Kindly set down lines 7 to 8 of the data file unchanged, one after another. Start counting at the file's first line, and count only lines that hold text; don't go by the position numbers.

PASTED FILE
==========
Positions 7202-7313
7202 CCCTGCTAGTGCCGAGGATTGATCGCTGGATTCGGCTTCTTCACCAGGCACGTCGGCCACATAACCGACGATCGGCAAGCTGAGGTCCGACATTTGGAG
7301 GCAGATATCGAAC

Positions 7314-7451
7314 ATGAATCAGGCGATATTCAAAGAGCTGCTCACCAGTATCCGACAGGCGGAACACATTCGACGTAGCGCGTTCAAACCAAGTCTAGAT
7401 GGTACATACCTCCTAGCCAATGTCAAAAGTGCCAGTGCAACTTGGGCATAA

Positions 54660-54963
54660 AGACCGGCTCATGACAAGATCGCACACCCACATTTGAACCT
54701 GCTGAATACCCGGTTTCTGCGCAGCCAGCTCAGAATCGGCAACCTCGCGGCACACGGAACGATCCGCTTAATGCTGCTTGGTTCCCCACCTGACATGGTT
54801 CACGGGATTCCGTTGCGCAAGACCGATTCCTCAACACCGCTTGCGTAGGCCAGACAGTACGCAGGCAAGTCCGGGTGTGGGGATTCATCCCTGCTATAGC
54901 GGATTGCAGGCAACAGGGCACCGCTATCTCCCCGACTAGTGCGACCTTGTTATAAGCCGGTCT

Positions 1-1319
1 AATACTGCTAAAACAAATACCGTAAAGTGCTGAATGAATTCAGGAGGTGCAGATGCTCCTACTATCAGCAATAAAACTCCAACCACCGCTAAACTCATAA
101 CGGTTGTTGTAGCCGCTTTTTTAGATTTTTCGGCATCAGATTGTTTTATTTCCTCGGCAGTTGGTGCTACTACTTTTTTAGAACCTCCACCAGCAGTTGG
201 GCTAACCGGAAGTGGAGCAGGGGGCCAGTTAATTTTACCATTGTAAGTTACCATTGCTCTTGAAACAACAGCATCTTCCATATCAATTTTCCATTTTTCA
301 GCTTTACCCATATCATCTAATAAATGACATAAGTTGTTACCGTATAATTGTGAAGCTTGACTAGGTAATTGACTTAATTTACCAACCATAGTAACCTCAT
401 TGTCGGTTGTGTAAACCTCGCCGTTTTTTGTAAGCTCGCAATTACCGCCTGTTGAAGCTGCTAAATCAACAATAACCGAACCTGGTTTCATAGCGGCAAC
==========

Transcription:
Positions 54660-54963
54660 AGACCGGCTCATGACAAGATCGCACACCCACATTTGAACCT